Archive for February, 2006

Misadventures in Capitalism: Weekend Roundup

February 25th, 2006  |  Published in Uncategorized

Like Tom Frank always says, it pays for leftists to read the business section. This week’s business pages were such a gold mine of capitalist irrationality, I couldn’t pick just one story. The lowlights:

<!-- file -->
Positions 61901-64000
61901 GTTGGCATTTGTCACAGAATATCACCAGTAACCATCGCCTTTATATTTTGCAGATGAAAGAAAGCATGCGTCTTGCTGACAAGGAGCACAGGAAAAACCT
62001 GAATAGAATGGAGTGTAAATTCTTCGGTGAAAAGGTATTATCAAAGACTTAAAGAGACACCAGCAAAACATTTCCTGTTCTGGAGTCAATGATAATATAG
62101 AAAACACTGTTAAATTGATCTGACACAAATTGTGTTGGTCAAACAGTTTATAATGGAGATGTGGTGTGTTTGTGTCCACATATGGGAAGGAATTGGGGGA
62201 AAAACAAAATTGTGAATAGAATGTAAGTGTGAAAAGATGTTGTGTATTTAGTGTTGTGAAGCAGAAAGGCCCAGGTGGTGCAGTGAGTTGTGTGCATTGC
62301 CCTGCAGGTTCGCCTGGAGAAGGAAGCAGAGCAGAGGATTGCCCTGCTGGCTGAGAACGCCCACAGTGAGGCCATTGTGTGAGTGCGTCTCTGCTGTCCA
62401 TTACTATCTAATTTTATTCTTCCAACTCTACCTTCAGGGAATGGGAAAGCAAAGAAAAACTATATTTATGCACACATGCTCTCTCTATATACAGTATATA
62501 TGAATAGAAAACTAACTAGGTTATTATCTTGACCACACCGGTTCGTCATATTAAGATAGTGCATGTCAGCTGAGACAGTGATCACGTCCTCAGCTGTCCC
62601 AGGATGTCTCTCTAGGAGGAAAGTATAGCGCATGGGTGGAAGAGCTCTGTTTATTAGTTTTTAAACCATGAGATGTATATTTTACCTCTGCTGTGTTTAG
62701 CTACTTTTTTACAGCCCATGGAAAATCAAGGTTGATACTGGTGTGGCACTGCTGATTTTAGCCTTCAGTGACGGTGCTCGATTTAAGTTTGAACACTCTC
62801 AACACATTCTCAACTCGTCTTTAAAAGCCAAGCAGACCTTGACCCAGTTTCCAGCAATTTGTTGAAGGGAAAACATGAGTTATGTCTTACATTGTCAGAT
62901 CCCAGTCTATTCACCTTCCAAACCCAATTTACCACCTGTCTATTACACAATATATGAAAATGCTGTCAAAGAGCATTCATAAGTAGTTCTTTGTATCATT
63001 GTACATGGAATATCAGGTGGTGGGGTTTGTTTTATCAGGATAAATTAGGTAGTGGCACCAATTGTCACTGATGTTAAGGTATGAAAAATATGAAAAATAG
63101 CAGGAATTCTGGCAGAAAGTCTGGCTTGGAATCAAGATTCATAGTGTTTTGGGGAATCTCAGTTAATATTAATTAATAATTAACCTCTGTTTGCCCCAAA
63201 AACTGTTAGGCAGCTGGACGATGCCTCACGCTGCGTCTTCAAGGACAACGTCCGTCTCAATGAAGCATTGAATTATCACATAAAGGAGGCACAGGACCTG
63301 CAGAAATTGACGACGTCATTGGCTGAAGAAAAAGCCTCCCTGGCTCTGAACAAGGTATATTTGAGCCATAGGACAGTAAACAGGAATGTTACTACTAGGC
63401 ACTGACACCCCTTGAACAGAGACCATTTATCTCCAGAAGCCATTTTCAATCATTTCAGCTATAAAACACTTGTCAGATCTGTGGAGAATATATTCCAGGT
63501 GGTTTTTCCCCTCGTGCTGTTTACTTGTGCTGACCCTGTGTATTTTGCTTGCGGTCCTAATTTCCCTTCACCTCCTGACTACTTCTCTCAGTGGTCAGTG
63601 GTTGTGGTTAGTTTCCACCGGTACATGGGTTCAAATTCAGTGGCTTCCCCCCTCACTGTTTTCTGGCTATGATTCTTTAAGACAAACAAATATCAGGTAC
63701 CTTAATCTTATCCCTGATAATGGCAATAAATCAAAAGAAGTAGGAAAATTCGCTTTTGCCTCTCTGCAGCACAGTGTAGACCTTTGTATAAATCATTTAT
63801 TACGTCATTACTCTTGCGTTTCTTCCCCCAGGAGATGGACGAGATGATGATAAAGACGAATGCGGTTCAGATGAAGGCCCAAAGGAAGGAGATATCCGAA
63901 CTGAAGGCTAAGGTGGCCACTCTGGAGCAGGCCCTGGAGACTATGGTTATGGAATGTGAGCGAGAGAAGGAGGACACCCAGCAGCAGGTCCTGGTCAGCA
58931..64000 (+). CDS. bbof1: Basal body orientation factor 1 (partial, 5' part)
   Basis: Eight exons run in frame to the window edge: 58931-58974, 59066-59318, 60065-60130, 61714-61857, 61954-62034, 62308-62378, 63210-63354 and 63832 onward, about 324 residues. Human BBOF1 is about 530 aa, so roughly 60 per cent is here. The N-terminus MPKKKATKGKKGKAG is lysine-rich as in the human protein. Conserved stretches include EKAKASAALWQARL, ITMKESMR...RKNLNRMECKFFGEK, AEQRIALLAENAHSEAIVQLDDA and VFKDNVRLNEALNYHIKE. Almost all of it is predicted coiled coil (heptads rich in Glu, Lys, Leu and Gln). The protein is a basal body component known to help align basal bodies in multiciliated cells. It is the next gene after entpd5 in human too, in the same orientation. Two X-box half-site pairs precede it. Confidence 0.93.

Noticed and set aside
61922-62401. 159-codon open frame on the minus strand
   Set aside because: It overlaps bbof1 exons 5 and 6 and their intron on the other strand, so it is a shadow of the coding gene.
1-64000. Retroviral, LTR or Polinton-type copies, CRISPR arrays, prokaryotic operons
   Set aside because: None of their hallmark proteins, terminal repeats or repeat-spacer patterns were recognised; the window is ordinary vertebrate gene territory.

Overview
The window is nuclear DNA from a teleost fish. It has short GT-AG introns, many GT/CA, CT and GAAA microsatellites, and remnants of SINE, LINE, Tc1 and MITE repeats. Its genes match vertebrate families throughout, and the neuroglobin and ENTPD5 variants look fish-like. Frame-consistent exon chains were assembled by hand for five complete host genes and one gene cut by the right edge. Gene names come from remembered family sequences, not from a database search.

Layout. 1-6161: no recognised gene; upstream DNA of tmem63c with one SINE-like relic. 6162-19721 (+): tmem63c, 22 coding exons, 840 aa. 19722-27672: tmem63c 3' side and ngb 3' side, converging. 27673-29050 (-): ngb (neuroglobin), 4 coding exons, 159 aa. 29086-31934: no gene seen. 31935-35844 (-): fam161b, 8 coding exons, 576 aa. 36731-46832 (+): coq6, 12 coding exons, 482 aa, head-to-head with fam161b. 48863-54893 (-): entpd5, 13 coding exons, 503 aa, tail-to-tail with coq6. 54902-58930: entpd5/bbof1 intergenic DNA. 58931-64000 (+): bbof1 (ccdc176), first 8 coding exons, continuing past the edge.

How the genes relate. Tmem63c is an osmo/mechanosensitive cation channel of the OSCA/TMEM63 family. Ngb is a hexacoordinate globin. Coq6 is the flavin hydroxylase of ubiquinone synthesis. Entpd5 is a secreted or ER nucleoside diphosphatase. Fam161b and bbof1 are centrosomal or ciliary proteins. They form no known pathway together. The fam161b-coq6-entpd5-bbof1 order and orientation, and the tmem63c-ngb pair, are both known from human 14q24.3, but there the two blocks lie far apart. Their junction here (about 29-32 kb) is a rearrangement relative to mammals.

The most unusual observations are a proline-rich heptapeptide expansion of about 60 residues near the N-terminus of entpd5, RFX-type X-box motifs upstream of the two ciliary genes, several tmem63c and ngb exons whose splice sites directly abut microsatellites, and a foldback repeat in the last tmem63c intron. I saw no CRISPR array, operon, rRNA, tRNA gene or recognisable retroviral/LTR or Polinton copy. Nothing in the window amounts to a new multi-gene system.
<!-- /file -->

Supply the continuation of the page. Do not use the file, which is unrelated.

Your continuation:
The Threat to a Free (Business) Press. (Article is behind the stupid Times Select paywall.) The Bush administration’s ongoing attempts to silence journalists are one thing; the bourgeoisie has always been ambivalent about allowing the rabble to speak its mind. But you would think that allowing business analysts to report honestly about a company’s revenue and profitability is a basic prerequisite to rational capital allocation. Times columnist Joseph Nocera is up in arms about the antics of Patrick Byrne, CEO of the profit-challenged overstock.com, who is using the courts to silence journalists and research analysts who have written unfavorably about his company. The specifics of the case–including a demented speech in which Byrne refers to a nefarious conspiracy against his company, headed by a “sith lord”–are surreal and hilarious, but the underlying issue is a serious one. I mean, if the business press isn’t immune to this kind of intimidation, then truly no one is safe.